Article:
in violation of the ADA.
The complaint does not indicate whether
it is brought under Title I of the ADA, which applies to
employment, or Title II, which applies to government programs.
Because the complaint alleges employment discrimination, however,
it is construed to allege a claim under Title I.
See Henny v.
New York State, 842 F. Supp. 2d 530, 550 (S.D.N.Y. 2012).
complaint requests back pay and injunctive relief.
contends that the claim is barred under the Eleventh Amendment.
Def.’s Mem. 4, ECF No. 60-1.
The Eleventh Amendment bars suits against state agencies
such as DOT.
See Regents of Univ. of Cal. v. Doe, 519 U.S. 425,
429 (1997); Fla. Dep’t of Health & Rehab. Servs. v. Fla. Nursing
Home Ass’n, 450 U.S. 147, 150 (1981).
The Eleventh Amendment
applies unless the state has affirmatively waived its immunity
from suit, Lapides v. Bd. of Regents of Univ. Sys. of Ga., 535
U.S. 613, 618 (2002), or Congress has passed a statute pursuant
to section five of the Fourteenth Amendment to abrogate the
Nev. Dep’t of Human Res. v. Hibbs, 538 U.S. 721, 726
The Supreme Court has held that the Eleventh Amendment
bars suits for money damages under Title I of the ADA.
Trs. of Univ. of Ala. v. Garrett, 531 U.S. 356, 374 (2001).
Accordingly, to the extent plaintiff seeks back pay under the
ADA, the motion for summary judgment must be granted.
The Eleventh Amendment does not bar an action for injunctive
relief under Title I of the ADA if the suit satisfies the
requirements of Ex parte Young, 209 U.S. 123 (1908).
Trs., 531 U.S. at 374 n.9.
See Bd. of
Ex parte Young permits suits for
prospective injunctive relief against state officers in their
official capacities to remedy ongoing violations of federal law.
Ex parte Young does not apply here because the complaint does not
name a state official.
See Henny, 842 F. Supp. 2d at 545 n. 13.
Accordingly, the claim for injunctive relief under Title I is
Title VII Claim
Plaintiff alleges that DOT discriminated against him on the
basis of race when his employment was terminated.
Compl. 5, ECF
This claim is analyzed using the burden-shifting
framework set forth in McDonnell Douglas Corp. v. Green, 411 U.S.
792, 802 (1973).
To establish a prima facie case of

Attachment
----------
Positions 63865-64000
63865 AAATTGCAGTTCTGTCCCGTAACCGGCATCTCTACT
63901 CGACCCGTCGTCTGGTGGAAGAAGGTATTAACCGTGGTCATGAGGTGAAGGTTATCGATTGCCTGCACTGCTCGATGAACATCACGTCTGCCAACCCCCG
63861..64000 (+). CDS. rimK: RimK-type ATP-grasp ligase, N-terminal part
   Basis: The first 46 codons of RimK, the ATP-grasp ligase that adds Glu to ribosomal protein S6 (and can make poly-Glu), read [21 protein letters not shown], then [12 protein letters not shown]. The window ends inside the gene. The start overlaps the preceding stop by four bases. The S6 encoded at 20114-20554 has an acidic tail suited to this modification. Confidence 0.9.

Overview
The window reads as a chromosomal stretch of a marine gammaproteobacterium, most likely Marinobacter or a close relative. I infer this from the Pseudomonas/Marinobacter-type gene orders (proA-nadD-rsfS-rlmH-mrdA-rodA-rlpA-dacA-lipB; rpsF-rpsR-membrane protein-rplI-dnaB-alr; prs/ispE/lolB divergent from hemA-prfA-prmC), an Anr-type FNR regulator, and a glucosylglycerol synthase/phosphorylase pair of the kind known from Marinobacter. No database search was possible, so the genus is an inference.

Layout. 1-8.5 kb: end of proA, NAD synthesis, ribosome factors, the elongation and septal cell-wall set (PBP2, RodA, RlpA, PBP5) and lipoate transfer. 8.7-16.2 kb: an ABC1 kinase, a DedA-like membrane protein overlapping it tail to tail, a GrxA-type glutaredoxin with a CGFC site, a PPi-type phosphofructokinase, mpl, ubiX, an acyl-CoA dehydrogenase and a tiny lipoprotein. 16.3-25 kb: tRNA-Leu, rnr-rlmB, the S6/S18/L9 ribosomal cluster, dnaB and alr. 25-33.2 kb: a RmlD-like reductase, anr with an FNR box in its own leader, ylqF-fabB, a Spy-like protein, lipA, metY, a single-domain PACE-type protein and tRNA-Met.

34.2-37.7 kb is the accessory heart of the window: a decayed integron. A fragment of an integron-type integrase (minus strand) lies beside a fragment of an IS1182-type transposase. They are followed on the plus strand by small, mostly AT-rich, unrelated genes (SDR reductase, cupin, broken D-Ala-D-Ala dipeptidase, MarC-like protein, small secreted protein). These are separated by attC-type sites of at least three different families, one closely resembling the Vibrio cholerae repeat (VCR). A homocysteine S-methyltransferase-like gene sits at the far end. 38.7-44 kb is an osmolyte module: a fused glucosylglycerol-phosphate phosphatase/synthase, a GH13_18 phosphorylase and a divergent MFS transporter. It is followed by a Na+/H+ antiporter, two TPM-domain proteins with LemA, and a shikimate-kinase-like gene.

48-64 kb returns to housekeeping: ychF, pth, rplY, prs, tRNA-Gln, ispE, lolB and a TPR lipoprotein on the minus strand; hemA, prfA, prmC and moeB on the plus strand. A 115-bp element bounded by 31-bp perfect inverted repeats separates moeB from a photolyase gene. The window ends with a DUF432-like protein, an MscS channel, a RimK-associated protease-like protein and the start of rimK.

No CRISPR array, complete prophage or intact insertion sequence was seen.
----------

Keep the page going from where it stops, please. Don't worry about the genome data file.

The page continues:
discrimination, plaintiff must show that the termination of his
employment occurred in circumstances giving rise to an inference
Johnson v. Conn. Dep’t of Admin. Servs., 972
F. Supp. 2d 223, 242 (D. Conn. 2013) (citing Vivenzio v. City of
Syracuse, 611 F.3d 98, 106 (2d Cir. 2010)).
“The burden of
establishing a prima facie case is not onerous, and has been
frequently described as minimal.”
652, 654 (2d Cir. 1997).
Scarina v. Rubin, 117 F.3d
If plaintiff establishes a prima facie
case, the burden shifts to the defendant to proffer a legitimate,
Even if plaintiff could seek an injunction under Title I
requiring that he be reinstated to his position in state service,
his claim would still fail at this stage of the case. To prevail
on his Title I claim, plaintiff would have to demonstrate that he
was terminated because of a disability. Shannon v. N.Y. City
Transit Auth., 332 F.3d 95, 99 (2d Cir. 2003). Defendant has
shown that plaintiff was terminated for infractions while on a
last chance agreement unrelated to any disability. Def.’s Local
R. 56(a)(1) Stmt. ¶¶ 15, 60, 73.
“nondiscriminatory reason” for its action.
Ass’n, 233 F.3d 149, 154 (2d Cir. 2000).
James v. N.Y. Racing
If the defendant
proffers such a reason, it will be entitled to summary judgment
“unless the plaintiff can point to evidence that reasonably
supports a finding of prohibited discrimination.”
Specifically, the plaintiff must demonstrate that the reason
offered by the defendant was merely a pretext or cover-up for
Reeves v. Sanderson Plumbing Prods., Inc., 530
U.S. 133, 143 (2000).
In response to plaintiff’s Title VII claim, DOT states that
his employment was terminated because he violated work rules
while under a last chance agreement that stated he would be
terminated if he received further discipline.
ECF No. 60-1.
Def.’s Mem. 8–9,
This is the same explanation DOT provided at the
time of the termination.
Review of the record discloses no reason to think DOT’s
explanation for the termination is a pretext for discrimination.
There is no indication that similarly situated employees outside
plaintiff’s protected group were not terminated.
In the absence
of such evidence, plaintiff cannot prevail on the Title VII
Accordingly, the motion for summary judgment is hereby
The Clerk may enter judgment and close the file.
So ordered this 28th day of September 2017.
Robert N. Chatigny
United States District Judge